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Lyons NY has the one of the best canal ambassador team  I know*. When summer yachts come through, the welcoming committee stop by.  And some interesting boats visit Lyons.  Take Farallone, from yesterday’s post.  By the way, if you’ve not read the additional info on Farallone I added in the comments section, check it out.

Since this sign, propped up beside the wooden tender over the engine is a bit hard to read, let me highlight some of the info:  12 identical Q-boats built for the War Department, second oldest Luders boat in existence (I wonder what’s the oldest.), was personal  launch of two Quartermaster Generals of the US, moved to the west for transport to and from Alcatraz, served as a salmon sport fish boat,  and then after a move back east  has traveled 10,000 in the Gulf of Mexico and the East Coast in the past 25 or so years.

Ahoy, Jon.   The owner of the boat back then and maybe still is catboat Jon, a specialist in wooden buckets.

While Farallone was in Lyons, Churchill moved Lois McClure through town as well.

Broadsword also stopped in Lyons, making her one of not that many yachts to have transited the Pacific, the Panama Canal, and the Erie Canal.

That’s lock E-27 in the distance, and Broadsword was headed west,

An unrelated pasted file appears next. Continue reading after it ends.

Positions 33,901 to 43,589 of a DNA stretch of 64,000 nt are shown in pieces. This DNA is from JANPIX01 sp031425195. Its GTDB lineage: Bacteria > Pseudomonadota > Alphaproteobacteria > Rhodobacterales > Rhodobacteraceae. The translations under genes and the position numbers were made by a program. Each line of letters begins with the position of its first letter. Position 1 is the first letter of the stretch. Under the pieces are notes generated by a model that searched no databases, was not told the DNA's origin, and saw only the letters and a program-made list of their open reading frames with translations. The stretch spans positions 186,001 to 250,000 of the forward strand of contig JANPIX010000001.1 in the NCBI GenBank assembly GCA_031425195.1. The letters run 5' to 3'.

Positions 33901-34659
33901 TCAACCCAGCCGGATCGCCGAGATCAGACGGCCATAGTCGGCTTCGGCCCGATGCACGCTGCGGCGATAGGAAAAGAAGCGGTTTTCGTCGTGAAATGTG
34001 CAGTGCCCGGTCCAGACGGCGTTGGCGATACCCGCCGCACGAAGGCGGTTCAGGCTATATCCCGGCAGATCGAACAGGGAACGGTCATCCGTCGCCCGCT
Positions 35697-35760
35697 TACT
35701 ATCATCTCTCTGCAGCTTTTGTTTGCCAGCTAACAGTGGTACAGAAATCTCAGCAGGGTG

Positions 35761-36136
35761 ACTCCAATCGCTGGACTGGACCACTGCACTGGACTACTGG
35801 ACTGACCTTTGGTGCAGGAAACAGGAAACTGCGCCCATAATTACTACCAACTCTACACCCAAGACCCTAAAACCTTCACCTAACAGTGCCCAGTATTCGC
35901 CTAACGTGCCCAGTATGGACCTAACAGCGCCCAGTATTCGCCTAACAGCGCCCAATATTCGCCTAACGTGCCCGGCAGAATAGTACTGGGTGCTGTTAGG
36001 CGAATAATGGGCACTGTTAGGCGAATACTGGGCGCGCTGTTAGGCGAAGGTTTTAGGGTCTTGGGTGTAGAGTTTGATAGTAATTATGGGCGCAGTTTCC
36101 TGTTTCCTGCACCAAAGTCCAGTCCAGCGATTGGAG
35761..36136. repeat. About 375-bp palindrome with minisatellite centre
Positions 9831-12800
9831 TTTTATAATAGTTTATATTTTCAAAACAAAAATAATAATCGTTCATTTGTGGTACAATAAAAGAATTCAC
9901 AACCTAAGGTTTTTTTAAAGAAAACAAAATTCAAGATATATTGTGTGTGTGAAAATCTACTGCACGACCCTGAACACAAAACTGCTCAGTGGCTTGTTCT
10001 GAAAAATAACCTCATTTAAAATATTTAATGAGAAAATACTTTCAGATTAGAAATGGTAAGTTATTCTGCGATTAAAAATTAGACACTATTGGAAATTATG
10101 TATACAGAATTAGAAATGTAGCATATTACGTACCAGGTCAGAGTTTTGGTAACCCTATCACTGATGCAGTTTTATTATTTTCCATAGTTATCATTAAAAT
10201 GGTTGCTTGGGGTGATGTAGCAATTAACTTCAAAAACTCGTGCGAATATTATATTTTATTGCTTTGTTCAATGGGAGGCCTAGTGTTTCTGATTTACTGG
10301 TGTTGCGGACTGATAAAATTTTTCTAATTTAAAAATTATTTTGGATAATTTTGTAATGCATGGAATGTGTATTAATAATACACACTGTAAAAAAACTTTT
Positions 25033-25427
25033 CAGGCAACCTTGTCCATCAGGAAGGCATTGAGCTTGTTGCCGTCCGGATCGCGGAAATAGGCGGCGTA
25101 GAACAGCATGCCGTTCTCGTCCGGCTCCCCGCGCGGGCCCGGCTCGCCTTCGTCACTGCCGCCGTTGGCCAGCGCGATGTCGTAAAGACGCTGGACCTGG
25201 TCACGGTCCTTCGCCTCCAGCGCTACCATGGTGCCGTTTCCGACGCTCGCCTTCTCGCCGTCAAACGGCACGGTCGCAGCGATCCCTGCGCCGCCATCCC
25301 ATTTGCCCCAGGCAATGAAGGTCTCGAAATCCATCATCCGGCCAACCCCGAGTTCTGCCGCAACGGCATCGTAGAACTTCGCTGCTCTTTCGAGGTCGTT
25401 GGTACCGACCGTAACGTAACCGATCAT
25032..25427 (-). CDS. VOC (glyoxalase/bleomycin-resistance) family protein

in the bottom of 27 and

out the top.

All photos, thanks to Bob Stopper in Lyons NY.

*Let me clarify the first sentence.  Many canal towns have ambassadors who are very knowledgeable about the local area.  I’ve found such folks happy to share the insights and assist with problem solving.  Once I stopped at a canal town and was welcomed by the mayor who made sure we had a pleasant stay.  I know the folks in Lyons more than I know most towns because I grew up near there.

 

 

This post is devoted to boats I’ve seen, certainly been intrigued by, and then . . . failed to follow.  The 60′ Farallone, built by Luders for the US government in 1918,  certainly fits that description.  The only time I saw it back in 2017, at 99 years well maintained,  it was for sale, but the “for sale” notice is still up here, and it says nothing about whether it’s been sold. When i googled it again today, I discovered that my friend Tim Hetrick took photos of it six years ago, and includes a detailed account of her life hereFarallone, where are you?

Both of the next boats I saw only once . . . May 2018, the day the Canal opened for the 100th season.  Troll hailed, or hails,  from Elburg NL.  She’s 58′ aluminum trawler and here are almost 100 photos of her with all the specs.  If you saw it, you’d recall, especially with that name and the orange paint.

Broadsword is the third vessel, and although it was westbound on the Erie Canal, she is now on the IJsselmeer in the Netherlands.  If you saw this 57′ yacht that crosses oceans, you’d remember it.  For lots of pics and info on the Finnish designer who has lived in Maine, click here. For more on Broadsword and sister vessel Koti, click here.

All photos by Will Van Dorp, Farallone was below lock E-2 and Troll and Broadsword upbound at the top of the same lock.

And as long as I have the Covid-19 ankle bracelet keeping me at my desk, there’ll be more Erie Canal posts very soon.

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